The fate of a formerly authorized tiny house village in Northlake is up in the air after the city of Seattle called off an eviction scheduled for Dec. 9.
Nickelsville Northlake, a tiny house village run by the self-managed Nickelsville community and sponsored by the Low Income Housing Institute (LIHI), was told that it would have to leave a piece of property owned by Seattle City Light after relations between Nickelsville and LIHI broke down in spring of 2019.
Nickelsville and LIHI were unable to come to an agreement on a memorandum of understanding to govern the operations of the encampment.
LIHI wanted assurances that people would not be kicked out of the village without established criteria. Many vocal Nickelsville community members felt that this and other rules would put too many restrictions on their democratic, self-managed model.
The village stayed open during 2019 despite the dissolution of relations between LIHI and Nickelsville, but the Seattle Human Services Department leaders decided to eliminate their contract with the Northlake site because it wasn’t moving enough people into housing and residents put restrictions on the movements of city officials and LIHI case managers.
Originally, the city said that Nickelsville Northlake would have to shut down by the end of the year with a move-out date of Dec. 9 so that LIHI could reclaim the hygiene trailer, the tiny houses and restore the site to its original condition.
The plan changed on Dec. 5. LIHI’s Executive Director Sharon Lee sent an email saying that the removal had been called off.
“Northlake Village will not be closing on Monday as planned as Deputy Mayor [David] Moseley is meeting with a potential church to sponsor the village until March 2020,” Lee wrote in an email. “HSD originally required that LIHI vacate the city-owned site by end of this year.”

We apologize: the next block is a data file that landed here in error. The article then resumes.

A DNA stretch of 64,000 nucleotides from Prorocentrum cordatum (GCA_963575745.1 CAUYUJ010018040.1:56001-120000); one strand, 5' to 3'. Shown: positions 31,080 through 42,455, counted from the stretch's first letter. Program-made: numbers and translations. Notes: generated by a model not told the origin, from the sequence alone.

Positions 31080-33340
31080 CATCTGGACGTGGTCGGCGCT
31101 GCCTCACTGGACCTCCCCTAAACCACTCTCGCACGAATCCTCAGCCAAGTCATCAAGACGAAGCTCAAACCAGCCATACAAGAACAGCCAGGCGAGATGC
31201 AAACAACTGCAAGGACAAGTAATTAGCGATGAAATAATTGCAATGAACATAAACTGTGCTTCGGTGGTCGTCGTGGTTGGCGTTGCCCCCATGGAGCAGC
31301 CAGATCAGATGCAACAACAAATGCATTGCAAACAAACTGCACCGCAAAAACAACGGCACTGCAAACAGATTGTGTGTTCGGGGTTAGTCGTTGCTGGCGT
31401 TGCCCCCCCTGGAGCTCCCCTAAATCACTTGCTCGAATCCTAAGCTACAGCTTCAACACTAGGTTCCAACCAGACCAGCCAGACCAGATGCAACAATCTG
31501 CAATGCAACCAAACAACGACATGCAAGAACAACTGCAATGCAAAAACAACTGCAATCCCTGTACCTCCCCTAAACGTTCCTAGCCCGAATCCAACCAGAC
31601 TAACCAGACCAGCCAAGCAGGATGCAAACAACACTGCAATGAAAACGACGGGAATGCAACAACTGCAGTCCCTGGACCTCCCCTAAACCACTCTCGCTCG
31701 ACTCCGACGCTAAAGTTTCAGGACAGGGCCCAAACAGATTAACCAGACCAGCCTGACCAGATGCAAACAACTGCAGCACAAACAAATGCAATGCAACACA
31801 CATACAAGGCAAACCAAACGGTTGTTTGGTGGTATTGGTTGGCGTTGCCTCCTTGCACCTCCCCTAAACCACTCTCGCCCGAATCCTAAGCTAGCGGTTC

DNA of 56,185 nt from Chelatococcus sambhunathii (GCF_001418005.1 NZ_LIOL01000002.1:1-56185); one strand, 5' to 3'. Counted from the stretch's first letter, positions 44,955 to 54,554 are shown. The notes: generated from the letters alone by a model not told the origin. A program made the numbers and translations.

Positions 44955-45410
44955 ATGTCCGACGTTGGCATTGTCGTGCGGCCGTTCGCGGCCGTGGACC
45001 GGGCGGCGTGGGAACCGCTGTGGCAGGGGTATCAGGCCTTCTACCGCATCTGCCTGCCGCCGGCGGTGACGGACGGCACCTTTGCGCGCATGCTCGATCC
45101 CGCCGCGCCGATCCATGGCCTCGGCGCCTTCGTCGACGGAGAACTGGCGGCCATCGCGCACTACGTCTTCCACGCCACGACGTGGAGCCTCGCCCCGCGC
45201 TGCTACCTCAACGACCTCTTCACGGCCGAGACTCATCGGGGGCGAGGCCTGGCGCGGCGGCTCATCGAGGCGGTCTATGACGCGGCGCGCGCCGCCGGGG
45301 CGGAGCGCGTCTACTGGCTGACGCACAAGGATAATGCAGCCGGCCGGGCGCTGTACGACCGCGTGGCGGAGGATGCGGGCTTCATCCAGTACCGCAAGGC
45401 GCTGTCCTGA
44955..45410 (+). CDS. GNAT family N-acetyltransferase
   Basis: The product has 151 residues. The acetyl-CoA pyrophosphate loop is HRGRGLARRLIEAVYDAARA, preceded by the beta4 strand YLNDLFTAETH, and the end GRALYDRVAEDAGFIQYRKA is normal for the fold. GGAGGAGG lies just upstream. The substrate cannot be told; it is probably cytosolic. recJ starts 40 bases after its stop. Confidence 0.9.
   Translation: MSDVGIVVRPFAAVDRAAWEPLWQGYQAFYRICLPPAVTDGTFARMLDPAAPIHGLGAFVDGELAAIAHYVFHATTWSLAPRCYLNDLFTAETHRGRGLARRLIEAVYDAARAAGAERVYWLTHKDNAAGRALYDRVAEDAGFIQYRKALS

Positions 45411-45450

The Gift of Grace Lutheran Church agreed to take on the role of sponsoring the village through March 2020 when the permit for the tiny house village officially expires. However, there is no guarantee that the city of Seattle will continue to allow the village to use the property, which it currently rents for roughly $5,000 a month.
The city, LIHI and the village are currently in talks, said Will Lemke, spokesperson for the city of Seattle.
“We are working to find a solution that ensures case management/resources can access the site. If we can come to an agreement, the village will remain until the end of the March 2020 permit,” Lemke wrote in an email.
Gift of Grace Lutheran Church currently hosts a 15-person shelter for the Seattle Housing and Resource Effort (share), an organization that is separate from but related to Nickelsville. The congregation agreed to offer its sponsorship to Nickelsville if it operates in the same way as the existing share shelter, meaning that it would be self-managed and largely independent, said Pastor Jami Fecher.
There were only three major stumbling blocks — the $5,000 per month in rent for the city-owned site, the fact that LIHI still owns much of the infrastructure and the operating budget. The city announced that it would end its contract for the Northlake site and the City Council did not include funding for it in the 2020 budget approved in November.
A preliminary budget produced by Nickelsville suggested that residents felt they would need a little more than $80,000 to keep the site open for a year.
The congregation decided that it would be possible to overcome those obstacles, Fecher said. However, things are still up in the air.
“Until I see it happen, or it’s happening, I don’t know what’s going to happen. I only know what we’re going to be able to do,” Fecher said.
As of Dec. 5, 11 of the 18 residents have moved out of the village in the midst of this uncertainty, according to LIHI.
Residents are unsure of what the future will hold, but they’re not opposed to case management or other services, said Alex Finch, a Northlake resident.
“LIHI was the problem in the first place,” Finch said. “They moved out completely and their case managers up and left.”
Ashley Archibald is a Staff Reporter covering local government, policy and equity. Have a story idea? She can be can reached at ashleya (at) realchangenews (dot) org. Follow Ashley on Twitter @AshleyA_RC.
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